On the decisive differences between Clinton and Obama’s campaigns

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“ In 2012, 57% of millennials said that Obama’s policies would be “good for people like me,” compared to only 38% in 2016 saying the same about Clinton’s policies. According to the same research, Democratic messaging centered too much around personality and Trump’s unfitness for office, rather than on how Democrats would improve the lives of young voters ”

Sean McElwee & Causten Rodriguez-Wollerman, ‘Democrats need to win over young voters. Here’s how they can do that’, The Guardian

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On the need to focus on actions, not words, in US politics

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“ What remains striking about Trump, however, is how much of the push back against him is provoked by his words, and how Americans are prone to ascribe weight to those words. This is not a Trump phenomenon. It is a very American one, stretching back many years, and starkly evident during Obama’s tenure just as much as it is during Trump’s early months in the White House. In short, we pay too much attention to words and not enough to action. We have a cultural tendency to assume that words, political words, are reflections of reality, when very often they are not (…)  Between 2009 and 2013, there were more deportations than at any other point in American history, close to 3 million people. Many have noted that, under Obama, authorities made a point of de-emphasizing non-violent undocumented immigrants and allowing them a degree of protection from deportation. But according to Ice records, about half of all deportations in those years were for non-violent immigrants. It is true that immigration policy changed during Obama’s second term, with much greater emphasis on criminal immigrants. But it is equally true that the actions of his first term should have created widespread panic that deportation was a clear and present threat. Yet while many Hispanics, who tended to be more directly affected by these harsh immigration policies, were critical of Obama’s immigration approach in his first term, they remained supportive of him and positive about his administration overall. Unlike Trump, Obama’s soaring and inclusive words created a culture of hope that served to offset the way his actions were perceived ”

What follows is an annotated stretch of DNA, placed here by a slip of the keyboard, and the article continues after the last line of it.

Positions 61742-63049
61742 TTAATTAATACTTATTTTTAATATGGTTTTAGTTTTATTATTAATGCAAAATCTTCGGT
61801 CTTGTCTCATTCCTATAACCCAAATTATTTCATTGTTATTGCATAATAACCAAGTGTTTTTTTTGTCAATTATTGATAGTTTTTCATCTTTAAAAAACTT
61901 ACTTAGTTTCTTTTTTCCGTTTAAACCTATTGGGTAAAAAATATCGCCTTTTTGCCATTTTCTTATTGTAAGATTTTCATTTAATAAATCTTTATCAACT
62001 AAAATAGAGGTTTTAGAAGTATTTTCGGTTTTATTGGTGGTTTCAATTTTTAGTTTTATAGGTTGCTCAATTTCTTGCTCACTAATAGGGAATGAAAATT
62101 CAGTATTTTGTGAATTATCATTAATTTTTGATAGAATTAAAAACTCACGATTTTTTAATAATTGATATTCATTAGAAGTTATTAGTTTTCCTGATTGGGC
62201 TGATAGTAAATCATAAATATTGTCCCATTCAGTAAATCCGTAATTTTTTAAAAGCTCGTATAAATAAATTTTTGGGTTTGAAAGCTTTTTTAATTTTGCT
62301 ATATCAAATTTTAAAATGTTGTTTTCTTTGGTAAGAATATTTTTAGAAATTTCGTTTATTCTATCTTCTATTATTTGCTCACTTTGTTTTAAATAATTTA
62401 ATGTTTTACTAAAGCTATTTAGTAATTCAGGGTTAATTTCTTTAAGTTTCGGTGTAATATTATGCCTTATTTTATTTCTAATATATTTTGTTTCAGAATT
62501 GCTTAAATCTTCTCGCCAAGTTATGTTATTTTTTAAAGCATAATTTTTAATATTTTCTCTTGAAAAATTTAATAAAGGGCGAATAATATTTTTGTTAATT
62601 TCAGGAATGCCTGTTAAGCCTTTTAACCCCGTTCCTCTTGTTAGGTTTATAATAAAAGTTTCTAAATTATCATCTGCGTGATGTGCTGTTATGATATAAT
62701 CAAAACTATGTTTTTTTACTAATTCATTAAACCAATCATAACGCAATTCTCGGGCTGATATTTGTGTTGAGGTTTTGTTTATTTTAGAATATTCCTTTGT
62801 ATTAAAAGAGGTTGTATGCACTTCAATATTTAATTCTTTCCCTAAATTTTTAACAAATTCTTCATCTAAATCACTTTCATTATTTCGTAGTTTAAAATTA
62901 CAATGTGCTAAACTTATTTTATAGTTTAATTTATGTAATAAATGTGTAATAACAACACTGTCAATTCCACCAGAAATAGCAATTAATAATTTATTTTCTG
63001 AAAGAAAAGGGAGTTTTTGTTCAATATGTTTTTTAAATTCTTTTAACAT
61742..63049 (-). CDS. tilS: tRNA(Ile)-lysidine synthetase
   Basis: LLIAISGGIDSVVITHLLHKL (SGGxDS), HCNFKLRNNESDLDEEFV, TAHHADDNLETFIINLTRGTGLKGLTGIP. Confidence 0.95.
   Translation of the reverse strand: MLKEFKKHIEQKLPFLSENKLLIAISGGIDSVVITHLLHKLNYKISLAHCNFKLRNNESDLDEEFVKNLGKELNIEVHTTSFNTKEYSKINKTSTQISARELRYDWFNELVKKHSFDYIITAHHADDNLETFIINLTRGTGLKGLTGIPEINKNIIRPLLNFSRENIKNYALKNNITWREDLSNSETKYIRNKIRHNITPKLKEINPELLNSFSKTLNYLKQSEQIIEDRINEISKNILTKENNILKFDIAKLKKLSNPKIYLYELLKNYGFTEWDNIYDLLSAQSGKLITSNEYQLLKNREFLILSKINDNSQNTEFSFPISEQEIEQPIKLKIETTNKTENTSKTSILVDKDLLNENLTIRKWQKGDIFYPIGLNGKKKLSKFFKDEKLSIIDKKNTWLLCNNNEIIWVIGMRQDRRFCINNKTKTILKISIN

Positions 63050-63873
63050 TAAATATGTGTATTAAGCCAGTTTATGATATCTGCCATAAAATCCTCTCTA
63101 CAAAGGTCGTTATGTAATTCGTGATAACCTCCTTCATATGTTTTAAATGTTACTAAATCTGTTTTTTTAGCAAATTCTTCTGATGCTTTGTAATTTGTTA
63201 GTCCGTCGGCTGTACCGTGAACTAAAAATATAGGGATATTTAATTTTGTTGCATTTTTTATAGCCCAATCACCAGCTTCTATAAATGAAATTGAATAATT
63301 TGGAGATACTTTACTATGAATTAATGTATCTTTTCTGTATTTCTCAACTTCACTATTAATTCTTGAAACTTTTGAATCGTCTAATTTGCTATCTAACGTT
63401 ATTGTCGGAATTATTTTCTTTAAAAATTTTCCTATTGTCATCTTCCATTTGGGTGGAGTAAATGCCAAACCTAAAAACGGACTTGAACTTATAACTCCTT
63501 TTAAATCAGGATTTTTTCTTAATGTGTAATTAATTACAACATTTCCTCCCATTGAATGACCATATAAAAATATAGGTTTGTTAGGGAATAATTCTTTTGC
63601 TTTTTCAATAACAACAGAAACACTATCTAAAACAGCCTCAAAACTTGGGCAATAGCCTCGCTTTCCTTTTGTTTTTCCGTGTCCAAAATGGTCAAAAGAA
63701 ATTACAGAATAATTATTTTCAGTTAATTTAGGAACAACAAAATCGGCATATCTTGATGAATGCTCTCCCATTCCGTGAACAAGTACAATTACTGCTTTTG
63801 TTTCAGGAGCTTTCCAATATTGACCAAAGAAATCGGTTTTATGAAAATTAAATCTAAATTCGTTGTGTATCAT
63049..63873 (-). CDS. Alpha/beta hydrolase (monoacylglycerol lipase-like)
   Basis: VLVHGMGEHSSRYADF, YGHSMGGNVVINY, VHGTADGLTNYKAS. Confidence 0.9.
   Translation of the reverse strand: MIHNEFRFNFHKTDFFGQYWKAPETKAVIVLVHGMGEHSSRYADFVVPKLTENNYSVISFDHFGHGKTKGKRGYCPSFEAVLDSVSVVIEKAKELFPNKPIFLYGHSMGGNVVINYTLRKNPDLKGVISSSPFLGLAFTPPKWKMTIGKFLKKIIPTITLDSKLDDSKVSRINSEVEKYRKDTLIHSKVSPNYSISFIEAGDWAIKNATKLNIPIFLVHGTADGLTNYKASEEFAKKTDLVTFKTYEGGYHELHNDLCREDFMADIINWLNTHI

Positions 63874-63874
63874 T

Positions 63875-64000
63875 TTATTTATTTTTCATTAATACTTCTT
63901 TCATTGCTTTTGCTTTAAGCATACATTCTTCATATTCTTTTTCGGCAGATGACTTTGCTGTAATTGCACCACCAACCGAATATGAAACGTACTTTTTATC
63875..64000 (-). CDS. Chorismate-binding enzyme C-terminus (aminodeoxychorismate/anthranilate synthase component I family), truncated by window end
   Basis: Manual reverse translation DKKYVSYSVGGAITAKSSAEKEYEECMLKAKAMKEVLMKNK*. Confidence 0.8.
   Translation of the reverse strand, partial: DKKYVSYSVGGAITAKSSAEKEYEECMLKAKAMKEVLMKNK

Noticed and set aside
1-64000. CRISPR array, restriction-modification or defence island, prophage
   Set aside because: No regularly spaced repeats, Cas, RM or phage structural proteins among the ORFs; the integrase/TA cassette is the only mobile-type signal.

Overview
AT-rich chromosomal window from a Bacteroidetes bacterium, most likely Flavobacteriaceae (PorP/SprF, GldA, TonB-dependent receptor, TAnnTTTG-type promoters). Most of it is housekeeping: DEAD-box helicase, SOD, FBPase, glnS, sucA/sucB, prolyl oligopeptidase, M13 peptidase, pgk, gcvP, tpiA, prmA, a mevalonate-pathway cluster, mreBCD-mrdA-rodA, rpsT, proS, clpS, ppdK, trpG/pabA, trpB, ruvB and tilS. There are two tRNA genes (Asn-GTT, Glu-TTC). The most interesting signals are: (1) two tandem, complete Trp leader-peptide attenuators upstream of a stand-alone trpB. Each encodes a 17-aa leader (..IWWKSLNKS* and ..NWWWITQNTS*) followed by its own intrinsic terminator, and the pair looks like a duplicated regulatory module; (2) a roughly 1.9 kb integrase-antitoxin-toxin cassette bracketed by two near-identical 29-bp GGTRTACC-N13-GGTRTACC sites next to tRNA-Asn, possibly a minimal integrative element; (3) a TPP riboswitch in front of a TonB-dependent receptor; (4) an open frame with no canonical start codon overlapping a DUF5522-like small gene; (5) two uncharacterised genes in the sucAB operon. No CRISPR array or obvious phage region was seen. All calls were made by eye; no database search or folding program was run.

Zachary Karabell, ‘Pay attention to Donald Trump’s actions, not his words’, The Guardian

On what should happen to make Trump’s impeachment viable

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“ Republicans waited eight years for Barack Obama to disappear and aren’t ready to make war with one of their own, despite what people like John McCain may intimate. If polls show Republican voters are fleeing Trump en masse, House Republicans may stand up and move against a president who devolves into a true albatross. If this happens, even the most sycophantic of news outlets could decide Trump isn’t worth the effort of defending. Then, and only then, will impeachment from a Republican Congress become viable. The impeachment process is ultimately political. A majority of the House and two-thirds of the Senate are needed for a conviction. The rule of law only means so much. This, more than anything else, may be Trump’s saving grace ”

Ross Barkan, ‘The liberal punditocracy thinks Donald Trump is toast. Not so fast’, The Guardian

On Trump’s new approach to the US-Turkey relationship

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“ By way of compensation, the US is expected to offer deeper intelligence cooperation with Ankara against Kurdish militants in Turkey and in Iraq. And Trump has already made clear he will not let Obama-era opposition to Erdoğan’s creeping authoritarianism become a hindrance in the bilateral relationship. He formally congratulated the Turkish president on winning a referendum amending the constitution to give him more power ”

Julian Borger, ‘Trump relying on charisma to bridge old divides on first foreign trip’, The Guardian

On Duterte’s brutal methods

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“ Loved by many in the Philippines for his confrontational style, the president has lashed out at his critics, labeling the United Nations ‘stupid’ and former US president Barack Obama a ‘son of a whore’. He also announced he personally killed criminals, including throwing one suspect to his death from a helicopter. The Philippine house of representatives approved a version of the death penalty bill this month that will allow the execution of drug convicts by hanging,firing squad, or legal injection ”

Oliver Holmes, ‘Philippine president swears  at European MPs over death penalty criticism’, The Guardian

On Obama’s rule

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” Obama’s presidency will be remembered for the tremendous opportunities he squandered and the progressive national moods he refused, or was incapable of, capitalizing on ”

Jacobin, ‘Assessing Obama’, Jacobin Magazine

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